Prime Minister Narendra Modi on Sunday (October 20) met Captain Amol Yadav, a pilot by profession and congratulated him for building what is said to be India’s first six-seater indigenous experimental aircraft under the Make in India initiative.
The Prime Minister’s Office (PMO) tweeted on Monday that the PM congratulated Yadav and encouraged him to take on bigger challenges after finishing his aircraft. Speaking to ANI, Yadav, who has parked the aircraft in Dhule, called the recognition an honour.
“It was unexpected for me. He has a lot of information about my project. He also knows my plane is parked in Dhule. He said that he keeps information about me” – Amol Yadav on PM Modi’s message
Modi Lauds Indigenous Aircraft Maker
The aircraft idea was first showcased by Yadav at a ‘Make In India’ event in Mumbai in February 2016, but it reportedly ran into regulatory hurdles, which have affected other drone startups in India too.
Startups have had to jump through hoops to get regulatory clearance and the path to developing products in the drone and aerospace sector is full of licensing terms and prohibitive barriers.
In the case of Yadav, authorities were urged to clear hurdles soon after the PMO learnt about the hold-up, according to the tweet. It’s also worth noting that not all startups or inventors can attract the attention of the Prime Minister’s Office.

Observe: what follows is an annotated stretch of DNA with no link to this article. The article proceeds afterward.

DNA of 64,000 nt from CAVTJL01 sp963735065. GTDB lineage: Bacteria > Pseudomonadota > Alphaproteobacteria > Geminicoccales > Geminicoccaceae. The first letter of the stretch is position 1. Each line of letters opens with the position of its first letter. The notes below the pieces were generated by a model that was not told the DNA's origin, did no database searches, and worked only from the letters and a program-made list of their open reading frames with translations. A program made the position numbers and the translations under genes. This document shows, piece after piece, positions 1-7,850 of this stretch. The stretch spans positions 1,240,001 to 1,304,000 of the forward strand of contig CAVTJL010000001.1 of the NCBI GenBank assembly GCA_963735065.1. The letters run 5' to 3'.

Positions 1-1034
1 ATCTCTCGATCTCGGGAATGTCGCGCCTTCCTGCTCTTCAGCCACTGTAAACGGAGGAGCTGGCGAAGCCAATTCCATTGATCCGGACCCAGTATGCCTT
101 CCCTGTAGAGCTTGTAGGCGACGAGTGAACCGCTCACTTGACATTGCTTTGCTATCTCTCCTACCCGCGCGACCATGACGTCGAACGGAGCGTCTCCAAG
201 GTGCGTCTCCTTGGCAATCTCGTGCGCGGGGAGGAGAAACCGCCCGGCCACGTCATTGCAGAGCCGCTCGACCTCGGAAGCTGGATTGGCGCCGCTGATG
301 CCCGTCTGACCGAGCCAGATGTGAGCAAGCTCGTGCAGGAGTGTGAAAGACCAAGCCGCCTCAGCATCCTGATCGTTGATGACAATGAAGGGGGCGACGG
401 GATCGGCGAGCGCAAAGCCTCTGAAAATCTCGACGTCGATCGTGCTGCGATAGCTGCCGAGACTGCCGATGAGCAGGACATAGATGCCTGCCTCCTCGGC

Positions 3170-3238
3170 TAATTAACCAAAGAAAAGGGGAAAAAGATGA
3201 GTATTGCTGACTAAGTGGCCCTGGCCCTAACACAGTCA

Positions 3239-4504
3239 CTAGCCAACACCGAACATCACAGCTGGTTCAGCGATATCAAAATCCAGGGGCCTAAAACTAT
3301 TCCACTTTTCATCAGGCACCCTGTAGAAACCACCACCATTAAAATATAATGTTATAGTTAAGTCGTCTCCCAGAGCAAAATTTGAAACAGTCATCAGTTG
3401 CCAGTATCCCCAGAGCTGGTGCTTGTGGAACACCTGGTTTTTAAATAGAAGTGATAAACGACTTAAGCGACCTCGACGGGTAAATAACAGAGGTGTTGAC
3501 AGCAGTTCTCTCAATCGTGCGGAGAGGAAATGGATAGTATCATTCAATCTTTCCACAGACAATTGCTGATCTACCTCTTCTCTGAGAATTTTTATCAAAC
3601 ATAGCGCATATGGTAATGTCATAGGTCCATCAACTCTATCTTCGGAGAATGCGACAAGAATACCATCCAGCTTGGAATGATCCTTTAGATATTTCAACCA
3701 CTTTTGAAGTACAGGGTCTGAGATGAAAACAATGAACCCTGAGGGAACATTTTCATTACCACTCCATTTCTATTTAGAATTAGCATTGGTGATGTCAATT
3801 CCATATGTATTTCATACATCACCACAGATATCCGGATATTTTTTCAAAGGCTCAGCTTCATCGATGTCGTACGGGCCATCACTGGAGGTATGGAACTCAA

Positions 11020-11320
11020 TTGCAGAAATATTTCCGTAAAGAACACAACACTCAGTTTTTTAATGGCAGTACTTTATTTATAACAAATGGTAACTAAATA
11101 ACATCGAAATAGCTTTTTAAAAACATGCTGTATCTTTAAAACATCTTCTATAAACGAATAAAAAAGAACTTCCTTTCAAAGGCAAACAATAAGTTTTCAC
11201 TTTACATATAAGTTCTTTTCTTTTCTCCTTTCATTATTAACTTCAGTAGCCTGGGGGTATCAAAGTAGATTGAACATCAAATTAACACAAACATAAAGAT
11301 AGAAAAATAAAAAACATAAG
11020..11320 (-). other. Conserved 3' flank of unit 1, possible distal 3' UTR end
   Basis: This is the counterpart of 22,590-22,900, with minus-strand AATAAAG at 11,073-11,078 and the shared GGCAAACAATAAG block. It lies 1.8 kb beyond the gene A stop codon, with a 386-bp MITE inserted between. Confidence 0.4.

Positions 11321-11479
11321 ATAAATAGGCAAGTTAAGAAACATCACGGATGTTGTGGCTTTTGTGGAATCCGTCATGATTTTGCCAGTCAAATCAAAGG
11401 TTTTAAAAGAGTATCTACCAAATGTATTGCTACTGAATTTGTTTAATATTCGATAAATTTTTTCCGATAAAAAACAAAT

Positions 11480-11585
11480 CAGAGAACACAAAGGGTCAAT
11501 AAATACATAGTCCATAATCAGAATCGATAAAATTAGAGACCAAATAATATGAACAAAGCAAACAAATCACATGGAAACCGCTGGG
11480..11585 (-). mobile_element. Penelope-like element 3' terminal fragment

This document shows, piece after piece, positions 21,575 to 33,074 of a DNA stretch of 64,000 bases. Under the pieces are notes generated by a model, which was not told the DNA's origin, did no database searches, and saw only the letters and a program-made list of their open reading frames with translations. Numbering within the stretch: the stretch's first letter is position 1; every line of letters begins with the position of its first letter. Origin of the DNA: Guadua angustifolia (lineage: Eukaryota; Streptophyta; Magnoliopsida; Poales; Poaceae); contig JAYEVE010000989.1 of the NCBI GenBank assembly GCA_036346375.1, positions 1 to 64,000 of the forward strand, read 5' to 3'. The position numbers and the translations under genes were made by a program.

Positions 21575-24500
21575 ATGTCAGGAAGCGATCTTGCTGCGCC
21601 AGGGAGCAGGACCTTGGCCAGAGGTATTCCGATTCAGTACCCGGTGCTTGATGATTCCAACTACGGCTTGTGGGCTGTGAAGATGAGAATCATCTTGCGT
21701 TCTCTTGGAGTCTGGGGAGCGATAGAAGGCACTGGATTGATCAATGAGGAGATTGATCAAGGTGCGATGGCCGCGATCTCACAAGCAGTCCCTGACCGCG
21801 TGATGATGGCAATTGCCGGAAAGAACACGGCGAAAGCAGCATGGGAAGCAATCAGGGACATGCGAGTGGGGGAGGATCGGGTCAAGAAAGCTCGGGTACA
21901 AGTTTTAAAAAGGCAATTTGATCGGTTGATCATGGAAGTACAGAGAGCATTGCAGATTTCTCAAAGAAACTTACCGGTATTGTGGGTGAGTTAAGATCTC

The Startup India and Make in India initiatives have played a significant role in galvanising entrepreneurial spirit and not only has this spurred on startups, but also for individual innovators and inventors. A recent report released jointly by World Intellectual Property Organisation (WIPO), Cornell University and INSEAD, the 12th edition of Global Innovation Index ranked India at 52nd position out of 129 countries.
This rank was given based on 80 indicators such as research and development, investments, international patent and trademark applications as well as newer indicators including mobile-phone app economy and high-tech exports.
Despite the signs of slowing economic growth, innovation continues to blossom, particularly in Asia, but pressures are looming from trade disruption and protectionism, the report showed. Naresh Prasad, assistant director-general and chief of staff, WIPO, stated that innovation has become crucial to the government’s policymaking. However, there are still some systemic issues and hurdles for startups and tech innovators, similar to Yadav’s experience in the early stages.
One major challenge is the long turnaround time for patent and IP applications. The newly-announced MeitY Startup Hub has said it will set up incubation centres to empower tech startups working with emerging technologies.
Additionally, the Startup Hub will look to improve the situation around patent applications. IT minister Ravi Shankar Prasad said that the government will try to reduce the time for granting patent licenses and approvals from the existing 4.5 years on average to under one year. He further said that the government is looking to make India a big centre for patent and intellectual property-related innovation.